Today, the Telegraph published comments attributed to Matthew Hancock, Minister of State for Education, concerning the recent, rather humongous decline in employment tribunal claims. A drop of 79% since the introduction of fees in order to bring a claim.
I’ve blogged my thoughts before on the implications of the decline, and I won’t repeat myself here. But I do want to address some of the comments in today’s Telegraph.
Hancock appears to feel that the decline of claims is a massive success. ‘Unscrupulous workers caused havoc by inundating companies with unfounded claims of mistreatment, discrimination, or worse. Like Japanese knotweed, the soaring numbers of tribunal cases dragged more and more companies into its grip, squeezing the life and energy from Britain’s wealth creators’.
He went further and said that the tribunal system ‘was being ruthlessly exploited by people trying to make a fast buck. Increasingly the real victims were the businesses targeted by bogus claimants’.
It’s true that the number of claims have, prior to the introduction of fees, been rising for years. However, once you get underneath those increases much of it is driven by multiple claims.
During the recent claim drop off, there were 77% fewer sex discrimination claims. 58% fewer unfair discrimination claims.
To take just one example. Research was commission by the current government in 2013 into the current state of discrimination suffered by women during and after pregnancy. According to the press release that accompanied the launch of the research, 1 in 20 people who had contacted the Equality Advisory and Support Services in the previous year had done so concerning pregnancy discrimination. Were all of these callers seeking to make a fast buck out of their blameless employer?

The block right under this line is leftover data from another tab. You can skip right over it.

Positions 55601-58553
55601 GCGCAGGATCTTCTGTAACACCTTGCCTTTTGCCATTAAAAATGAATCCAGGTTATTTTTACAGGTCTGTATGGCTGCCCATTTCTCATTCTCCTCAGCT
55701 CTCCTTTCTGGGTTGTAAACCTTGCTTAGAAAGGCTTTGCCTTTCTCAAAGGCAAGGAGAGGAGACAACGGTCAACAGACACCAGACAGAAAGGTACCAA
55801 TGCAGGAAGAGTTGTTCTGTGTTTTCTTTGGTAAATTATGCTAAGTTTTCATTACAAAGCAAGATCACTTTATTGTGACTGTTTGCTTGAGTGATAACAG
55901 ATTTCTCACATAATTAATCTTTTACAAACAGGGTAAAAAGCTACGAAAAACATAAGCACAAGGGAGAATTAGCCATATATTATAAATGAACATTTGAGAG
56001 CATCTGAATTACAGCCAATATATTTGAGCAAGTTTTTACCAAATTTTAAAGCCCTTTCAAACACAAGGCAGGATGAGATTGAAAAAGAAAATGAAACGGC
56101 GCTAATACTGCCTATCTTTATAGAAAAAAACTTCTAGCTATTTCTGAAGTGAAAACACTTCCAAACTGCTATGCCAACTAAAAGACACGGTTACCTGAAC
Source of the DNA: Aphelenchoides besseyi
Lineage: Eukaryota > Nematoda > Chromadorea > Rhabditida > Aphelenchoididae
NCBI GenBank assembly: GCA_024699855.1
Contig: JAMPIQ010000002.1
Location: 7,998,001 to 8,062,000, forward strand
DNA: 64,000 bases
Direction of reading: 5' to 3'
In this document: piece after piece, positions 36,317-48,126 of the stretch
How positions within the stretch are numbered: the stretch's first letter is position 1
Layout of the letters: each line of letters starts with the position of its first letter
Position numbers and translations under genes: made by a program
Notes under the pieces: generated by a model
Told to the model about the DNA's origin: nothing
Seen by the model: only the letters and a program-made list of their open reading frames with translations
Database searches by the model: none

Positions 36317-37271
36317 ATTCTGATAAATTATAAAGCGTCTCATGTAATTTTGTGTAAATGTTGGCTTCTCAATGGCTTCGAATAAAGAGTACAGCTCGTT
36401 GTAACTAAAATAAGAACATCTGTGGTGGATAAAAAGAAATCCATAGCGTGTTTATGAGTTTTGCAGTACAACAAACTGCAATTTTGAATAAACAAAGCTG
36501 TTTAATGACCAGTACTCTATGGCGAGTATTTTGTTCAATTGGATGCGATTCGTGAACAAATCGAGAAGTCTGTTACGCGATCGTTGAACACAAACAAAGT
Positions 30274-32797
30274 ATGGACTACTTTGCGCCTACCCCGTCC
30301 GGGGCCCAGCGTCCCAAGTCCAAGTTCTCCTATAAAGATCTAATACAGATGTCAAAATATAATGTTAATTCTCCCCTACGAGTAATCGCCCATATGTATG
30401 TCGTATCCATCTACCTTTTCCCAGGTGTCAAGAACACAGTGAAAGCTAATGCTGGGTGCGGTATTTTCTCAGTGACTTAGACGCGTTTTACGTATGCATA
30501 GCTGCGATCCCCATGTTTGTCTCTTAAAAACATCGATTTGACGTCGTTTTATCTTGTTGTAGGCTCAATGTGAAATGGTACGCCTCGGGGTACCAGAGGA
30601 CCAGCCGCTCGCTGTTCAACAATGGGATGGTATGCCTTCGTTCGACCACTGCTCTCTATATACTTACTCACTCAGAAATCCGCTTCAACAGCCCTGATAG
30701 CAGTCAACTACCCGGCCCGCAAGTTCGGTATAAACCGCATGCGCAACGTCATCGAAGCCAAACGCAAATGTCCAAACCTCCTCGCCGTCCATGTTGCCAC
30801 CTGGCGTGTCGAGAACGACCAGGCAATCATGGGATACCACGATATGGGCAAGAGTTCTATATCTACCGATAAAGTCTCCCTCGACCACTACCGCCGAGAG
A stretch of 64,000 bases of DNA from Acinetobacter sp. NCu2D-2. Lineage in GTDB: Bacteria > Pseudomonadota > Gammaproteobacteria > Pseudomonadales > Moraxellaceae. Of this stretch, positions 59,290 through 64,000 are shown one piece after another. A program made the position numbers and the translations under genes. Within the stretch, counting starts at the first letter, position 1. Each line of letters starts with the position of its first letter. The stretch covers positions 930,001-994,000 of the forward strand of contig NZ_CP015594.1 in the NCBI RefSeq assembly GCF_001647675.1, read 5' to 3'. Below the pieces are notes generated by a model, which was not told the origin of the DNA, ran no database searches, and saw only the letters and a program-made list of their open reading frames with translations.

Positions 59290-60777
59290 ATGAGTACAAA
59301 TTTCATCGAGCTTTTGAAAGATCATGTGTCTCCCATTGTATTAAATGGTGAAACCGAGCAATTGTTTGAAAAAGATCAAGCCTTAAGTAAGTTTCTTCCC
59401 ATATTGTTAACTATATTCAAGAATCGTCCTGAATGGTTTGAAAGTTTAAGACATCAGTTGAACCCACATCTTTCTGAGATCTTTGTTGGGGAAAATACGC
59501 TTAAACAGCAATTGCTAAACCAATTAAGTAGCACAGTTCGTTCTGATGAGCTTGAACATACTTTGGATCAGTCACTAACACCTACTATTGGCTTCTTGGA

For some time tribunals have had the power to make a costs awards where a claim is believed to be vexatious or malicious. The fact that there were only 522 costs awards in favour of respondents in the 2012/13 out of over 190,000 claims heard, suggests that perhaps the issue wasn’t as big a problem as Hancock would like us to believe.
The median award for unfair dismissal for the same period was less than 5K. This is hardly the stuff of financial dreams for most people. Let us also not forget, that unless we get into injury to feelings type stuff, most of the compensation awarded in tribunal is loss based. In other words just putting people back to the place they would have been but for the breach of employment law.
Here’s the thing. Some claims are misguided. Some are malicious. Some are made to make a point, in anger, or in fear. Some have no basis in law. I’ve seen them all. And when this happens, I know only too well the impact that this can have on the people involved, not to mention the annual budget.
But not all claims.
We don’t have a handy percentage to tell us how many claims are bogus. But I do know this. Some employers are shoddy. Some employers ignore employment law. Some employers treat their employees unfairly, discriminatorily, illegally. Within some organisations, there is bullying, harassment and discrimination of every conceivable sort. And there simply must be a place for those people to go for recourse.
The employee subjected to racial harassment must have access to justice. The employee sacked for blowing the whistle must have access to justice. And the pregnant woman made redundant straight after maternity leave. And the job applicant who doesn’t get the job because of their disability. And so on.
To suggest that the vast majority of claimants are unscrupulous is neither fair, justifiable or accurate. To pain employers as victims of money driven claimants just isn’t backed up by the evidence. To suggest that a 79% decline of claims is a great success, is nothing short of distasteful.